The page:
A police wagon and a small truck drove up to the back door of a Moscow courthouse last week, avoiding the knot of students, the Western newsmen, and the two tearful wives who were waiting at the front. Into the vehicles were bundled Authors Daniel Sinyavsky, 40, and Yuli Daniel, 40, who were then whisked off to start serving terms of seven and five years, respectively, in forced-labor colonies. As expected, Sinyavsky and Daniel had been found guilty in a stacked trial of "maliciously slandering" Russia in their storiessome of which, oddly enough, concern writers serving terms in forced-labor camps.
The authors were sentenced to serve their term in a "rigorous-regime collective-labor colony." That probably meant one of the two Mordvinian camps in the upper Volga Basin, where they may see relatives three times a year, receive letters once a month, and be "paroled" only to a less severe camp. Since neither man is especially robust, long hours spent chopping trees and doing other heavy outdoor labor under sub-zero winter conditions could prove fatal. As far as Pravda, Tass and Izvestia were concerned, that would hardly be too harsh for what Tass described as "dirty foam brought up by the turbulent stream of life."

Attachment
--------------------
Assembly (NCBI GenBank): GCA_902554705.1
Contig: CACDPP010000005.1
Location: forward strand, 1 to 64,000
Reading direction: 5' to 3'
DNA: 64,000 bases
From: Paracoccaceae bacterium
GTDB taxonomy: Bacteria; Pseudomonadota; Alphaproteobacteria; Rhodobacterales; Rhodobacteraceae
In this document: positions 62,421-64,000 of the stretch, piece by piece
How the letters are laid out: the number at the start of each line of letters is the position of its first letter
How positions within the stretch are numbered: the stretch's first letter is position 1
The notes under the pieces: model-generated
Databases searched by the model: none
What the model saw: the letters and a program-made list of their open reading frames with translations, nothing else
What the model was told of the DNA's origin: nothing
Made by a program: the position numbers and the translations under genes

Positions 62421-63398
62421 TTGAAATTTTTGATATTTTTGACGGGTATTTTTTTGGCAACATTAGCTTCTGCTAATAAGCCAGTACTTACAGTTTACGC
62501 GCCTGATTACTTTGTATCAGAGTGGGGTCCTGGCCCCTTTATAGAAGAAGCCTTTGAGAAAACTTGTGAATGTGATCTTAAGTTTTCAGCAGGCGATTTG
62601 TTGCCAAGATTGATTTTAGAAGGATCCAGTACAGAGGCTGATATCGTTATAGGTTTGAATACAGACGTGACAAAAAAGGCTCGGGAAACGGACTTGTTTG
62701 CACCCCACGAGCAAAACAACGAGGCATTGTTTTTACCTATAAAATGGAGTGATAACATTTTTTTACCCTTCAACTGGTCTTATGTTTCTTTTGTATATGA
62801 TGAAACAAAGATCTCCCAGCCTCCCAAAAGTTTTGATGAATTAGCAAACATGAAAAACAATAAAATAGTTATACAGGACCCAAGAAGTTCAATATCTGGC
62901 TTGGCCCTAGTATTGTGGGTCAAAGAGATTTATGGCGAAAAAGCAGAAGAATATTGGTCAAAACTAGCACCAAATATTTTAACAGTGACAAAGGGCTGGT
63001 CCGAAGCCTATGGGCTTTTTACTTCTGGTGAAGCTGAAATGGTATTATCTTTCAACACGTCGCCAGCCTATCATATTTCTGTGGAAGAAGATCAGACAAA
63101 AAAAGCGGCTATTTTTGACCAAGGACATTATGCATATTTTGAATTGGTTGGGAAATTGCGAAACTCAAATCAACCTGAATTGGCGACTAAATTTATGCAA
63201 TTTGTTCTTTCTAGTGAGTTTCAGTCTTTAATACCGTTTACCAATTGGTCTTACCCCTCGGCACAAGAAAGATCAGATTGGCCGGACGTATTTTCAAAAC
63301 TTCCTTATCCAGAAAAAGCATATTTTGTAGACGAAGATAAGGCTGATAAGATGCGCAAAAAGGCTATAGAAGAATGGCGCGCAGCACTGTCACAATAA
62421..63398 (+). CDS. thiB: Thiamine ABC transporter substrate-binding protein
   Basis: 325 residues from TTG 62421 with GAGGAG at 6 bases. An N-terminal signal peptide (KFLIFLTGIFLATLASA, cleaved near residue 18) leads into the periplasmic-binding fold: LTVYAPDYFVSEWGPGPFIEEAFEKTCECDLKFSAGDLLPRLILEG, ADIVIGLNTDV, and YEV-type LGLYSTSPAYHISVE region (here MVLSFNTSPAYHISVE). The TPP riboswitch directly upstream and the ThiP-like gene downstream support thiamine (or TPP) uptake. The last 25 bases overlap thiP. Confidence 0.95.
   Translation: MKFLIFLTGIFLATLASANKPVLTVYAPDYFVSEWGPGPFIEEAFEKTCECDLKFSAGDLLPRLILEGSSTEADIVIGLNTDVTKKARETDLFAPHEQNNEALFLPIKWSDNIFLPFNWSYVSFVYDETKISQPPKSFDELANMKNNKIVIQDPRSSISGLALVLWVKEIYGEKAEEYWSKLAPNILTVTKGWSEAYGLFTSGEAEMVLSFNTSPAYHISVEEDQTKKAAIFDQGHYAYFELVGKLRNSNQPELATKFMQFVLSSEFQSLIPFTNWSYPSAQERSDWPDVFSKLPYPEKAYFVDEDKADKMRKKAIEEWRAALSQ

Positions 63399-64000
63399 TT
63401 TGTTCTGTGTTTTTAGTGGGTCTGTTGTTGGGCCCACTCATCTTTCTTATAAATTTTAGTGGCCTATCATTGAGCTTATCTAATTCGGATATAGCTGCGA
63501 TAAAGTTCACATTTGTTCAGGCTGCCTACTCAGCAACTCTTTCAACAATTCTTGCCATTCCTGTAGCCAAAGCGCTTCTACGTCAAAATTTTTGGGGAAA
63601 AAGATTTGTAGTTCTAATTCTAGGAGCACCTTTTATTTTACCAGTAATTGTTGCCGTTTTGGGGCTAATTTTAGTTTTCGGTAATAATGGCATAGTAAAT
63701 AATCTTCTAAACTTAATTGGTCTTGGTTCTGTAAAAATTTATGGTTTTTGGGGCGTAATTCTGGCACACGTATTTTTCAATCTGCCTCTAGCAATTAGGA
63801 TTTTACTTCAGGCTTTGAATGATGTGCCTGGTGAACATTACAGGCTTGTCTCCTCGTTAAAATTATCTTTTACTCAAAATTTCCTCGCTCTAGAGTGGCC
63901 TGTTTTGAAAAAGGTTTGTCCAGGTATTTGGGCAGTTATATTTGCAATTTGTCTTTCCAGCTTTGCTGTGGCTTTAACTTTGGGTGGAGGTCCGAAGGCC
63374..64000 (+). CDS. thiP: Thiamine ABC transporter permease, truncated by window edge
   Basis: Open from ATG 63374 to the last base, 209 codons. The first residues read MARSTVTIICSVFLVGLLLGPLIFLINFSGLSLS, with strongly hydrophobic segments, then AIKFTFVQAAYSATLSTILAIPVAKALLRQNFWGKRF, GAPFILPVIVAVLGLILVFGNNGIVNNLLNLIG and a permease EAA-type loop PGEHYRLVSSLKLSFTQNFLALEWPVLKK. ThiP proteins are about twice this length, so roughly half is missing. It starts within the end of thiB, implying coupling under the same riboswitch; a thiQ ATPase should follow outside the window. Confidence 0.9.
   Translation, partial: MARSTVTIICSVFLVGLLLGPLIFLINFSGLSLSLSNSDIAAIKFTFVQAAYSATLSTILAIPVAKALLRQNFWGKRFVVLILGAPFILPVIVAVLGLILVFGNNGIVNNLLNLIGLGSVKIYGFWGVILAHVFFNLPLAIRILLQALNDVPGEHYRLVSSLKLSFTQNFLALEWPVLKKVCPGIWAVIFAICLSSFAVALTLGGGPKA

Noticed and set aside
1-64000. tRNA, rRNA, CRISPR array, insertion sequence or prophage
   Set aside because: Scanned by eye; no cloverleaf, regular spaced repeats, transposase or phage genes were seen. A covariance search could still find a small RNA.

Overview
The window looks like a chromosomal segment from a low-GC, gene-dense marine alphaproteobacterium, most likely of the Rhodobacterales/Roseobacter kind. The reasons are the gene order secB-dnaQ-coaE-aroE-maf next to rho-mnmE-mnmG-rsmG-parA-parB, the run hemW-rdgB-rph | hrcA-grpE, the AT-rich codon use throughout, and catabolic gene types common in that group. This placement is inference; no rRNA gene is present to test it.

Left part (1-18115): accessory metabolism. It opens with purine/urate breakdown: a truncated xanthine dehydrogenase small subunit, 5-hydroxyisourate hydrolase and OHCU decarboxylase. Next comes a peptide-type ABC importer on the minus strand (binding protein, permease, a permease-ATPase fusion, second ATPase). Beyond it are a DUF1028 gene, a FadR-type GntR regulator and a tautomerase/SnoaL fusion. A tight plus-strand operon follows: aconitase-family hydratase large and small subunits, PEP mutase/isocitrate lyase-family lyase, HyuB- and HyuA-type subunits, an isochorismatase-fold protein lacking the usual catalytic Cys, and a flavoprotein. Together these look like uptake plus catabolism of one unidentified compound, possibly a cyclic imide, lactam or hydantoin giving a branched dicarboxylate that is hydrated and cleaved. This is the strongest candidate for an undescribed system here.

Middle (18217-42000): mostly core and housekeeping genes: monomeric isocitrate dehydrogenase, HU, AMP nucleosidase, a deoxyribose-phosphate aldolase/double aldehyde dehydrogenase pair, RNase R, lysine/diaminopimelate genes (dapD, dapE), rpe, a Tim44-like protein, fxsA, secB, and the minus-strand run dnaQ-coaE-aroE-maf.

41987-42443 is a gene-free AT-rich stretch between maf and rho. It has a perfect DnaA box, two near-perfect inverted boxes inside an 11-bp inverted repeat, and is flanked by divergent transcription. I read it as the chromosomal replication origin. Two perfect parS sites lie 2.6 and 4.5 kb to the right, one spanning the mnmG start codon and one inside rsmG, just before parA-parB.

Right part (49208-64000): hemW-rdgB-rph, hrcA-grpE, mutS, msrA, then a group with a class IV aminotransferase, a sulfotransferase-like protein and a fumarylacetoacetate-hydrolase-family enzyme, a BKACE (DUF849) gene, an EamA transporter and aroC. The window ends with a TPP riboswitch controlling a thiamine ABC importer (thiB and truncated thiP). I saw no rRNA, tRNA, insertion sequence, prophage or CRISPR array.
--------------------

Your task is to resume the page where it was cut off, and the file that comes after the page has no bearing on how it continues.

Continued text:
Trial and sentence together marked a victory for Kremlin advocates of a harder line toward the intelligentsia. Friends of Sinyavsky and Daniel were being grilled by the police for their part in circulating forbidden manuscripts, and Moscow danced with rumors that several other poets and critics had been arrested, including Essayist Aleksandr Yesenin-Volpin. Obviously, the KGB had successfully blocked the route through which "Abram Tertz" and "Nikolai Arzhak" smuggled their works to the West. But, while it may stay the outflow of underground literature, the latest Kremlin crackdown cannot permanently stop it.
In fact, whether it was in Moscow's best interests even to try was seriously debated throughout the Communist camp. The Communist newspapers of Norway, Sweden, Finland, Denmark, Britain, France, Austria and Italy all vigorously condemned the trial. Argued one of France's best-known poets, Central Committee Member Louis Aragon, 68: "To make opinion a crime is something more harmful to the future of socialism than the works of these two writers could ever have been. It leaves a bit of fear in our hearts that one may think this type of trial is inherent in the nature of Communism."